In Massachusetts, laws intended to protect domestic abuse victims’ privacy are being used to deny access to data about enforcement
One of the frustrating ironies to come out of efforts to collect information on domestic violence is that sometimes the laws meant to protect victims get in the way of obtaining data that could be used to improve services to them.
Back in August, a handful of Nazis, White Supremacists, and “free speech advocates” came to Boston, where they were met by tens of thousands of counter-protesters. While the crowd was huge, only 33 people were arrested. And according to recently released incident reports, at least one of those was a photojournalist who tripped up a cop who might have taken the training wheels off too soon.
While in the process of asking police departments around the nation about their policies on off-duty officers, we received Boston Police Department’s Rule 102 - ”The Conduct and General Rights and Responsibilities of Department Personnel,” which contains all the rules and regulations that a BPD officer must live by. Apparently, naps were an issue.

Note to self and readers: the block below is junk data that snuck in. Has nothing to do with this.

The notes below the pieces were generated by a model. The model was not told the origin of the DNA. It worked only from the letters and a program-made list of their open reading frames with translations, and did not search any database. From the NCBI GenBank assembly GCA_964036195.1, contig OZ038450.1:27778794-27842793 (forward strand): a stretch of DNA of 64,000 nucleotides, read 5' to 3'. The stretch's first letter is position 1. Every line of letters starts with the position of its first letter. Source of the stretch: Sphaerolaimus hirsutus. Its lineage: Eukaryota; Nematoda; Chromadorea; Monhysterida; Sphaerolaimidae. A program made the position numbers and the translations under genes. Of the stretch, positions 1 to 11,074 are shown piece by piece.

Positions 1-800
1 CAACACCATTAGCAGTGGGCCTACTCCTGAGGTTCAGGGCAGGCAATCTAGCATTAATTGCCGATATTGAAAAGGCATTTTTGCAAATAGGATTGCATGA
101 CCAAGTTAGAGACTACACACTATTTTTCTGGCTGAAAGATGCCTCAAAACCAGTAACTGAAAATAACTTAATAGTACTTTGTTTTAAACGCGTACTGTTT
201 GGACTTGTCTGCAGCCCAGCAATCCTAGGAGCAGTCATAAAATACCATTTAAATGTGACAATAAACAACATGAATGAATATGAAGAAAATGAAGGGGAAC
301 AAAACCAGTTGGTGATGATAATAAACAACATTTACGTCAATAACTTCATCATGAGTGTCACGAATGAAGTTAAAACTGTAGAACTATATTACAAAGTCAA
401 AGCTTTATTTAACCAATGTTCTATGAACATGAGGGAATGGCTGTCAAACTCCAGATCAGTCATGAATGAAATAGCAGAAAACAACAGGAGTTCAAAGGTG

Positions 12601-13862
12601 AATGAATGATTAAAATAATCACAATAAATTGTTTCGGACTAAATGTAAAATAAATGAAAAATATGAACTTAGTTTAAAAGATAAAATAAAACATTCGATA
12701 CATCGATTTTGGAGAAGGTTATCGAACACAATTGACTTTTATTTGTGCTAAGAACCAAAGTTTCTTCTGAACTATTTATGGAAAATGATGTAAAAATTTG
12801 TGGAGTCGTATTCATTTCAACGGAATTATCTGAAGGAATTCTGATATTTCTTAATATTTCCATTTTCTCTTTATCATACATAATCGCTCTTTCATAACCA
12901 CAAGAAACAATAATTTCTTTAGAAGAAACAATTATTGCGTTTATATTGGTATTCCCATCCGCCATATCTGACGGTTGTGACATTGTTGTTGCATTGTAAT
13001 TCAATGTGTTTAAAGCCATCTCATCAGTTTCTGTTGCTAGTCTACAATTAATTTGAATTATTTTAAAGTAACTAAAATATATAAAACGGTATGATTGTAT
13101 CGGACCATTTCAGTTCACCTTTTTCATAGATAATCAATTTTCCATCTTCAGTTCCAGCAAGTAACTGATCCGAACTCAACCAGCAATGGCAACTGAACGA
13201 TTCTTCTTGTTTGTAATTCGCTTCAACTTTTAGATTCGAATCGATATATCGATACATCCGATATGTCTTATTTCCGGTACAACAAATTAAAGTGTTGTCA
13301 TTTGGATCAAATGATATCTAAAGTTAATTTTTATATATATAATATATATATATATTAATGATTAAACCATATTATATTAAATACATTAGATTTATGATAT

After an exciting but relatively peaceful weekend of protesting, calm was restored to the city, and MuckRock awaits its latest requests for the official footage of the event.
We’ve sent requests to police departments around the country for their incident reports, threat assessments, and any other records we can get surrounding the law enforcement response to the protests surging through American cities. While most of our requests are still processing, what we have received illustrates how remarkably unprepared some law enforcement was for demonstrations of this scope.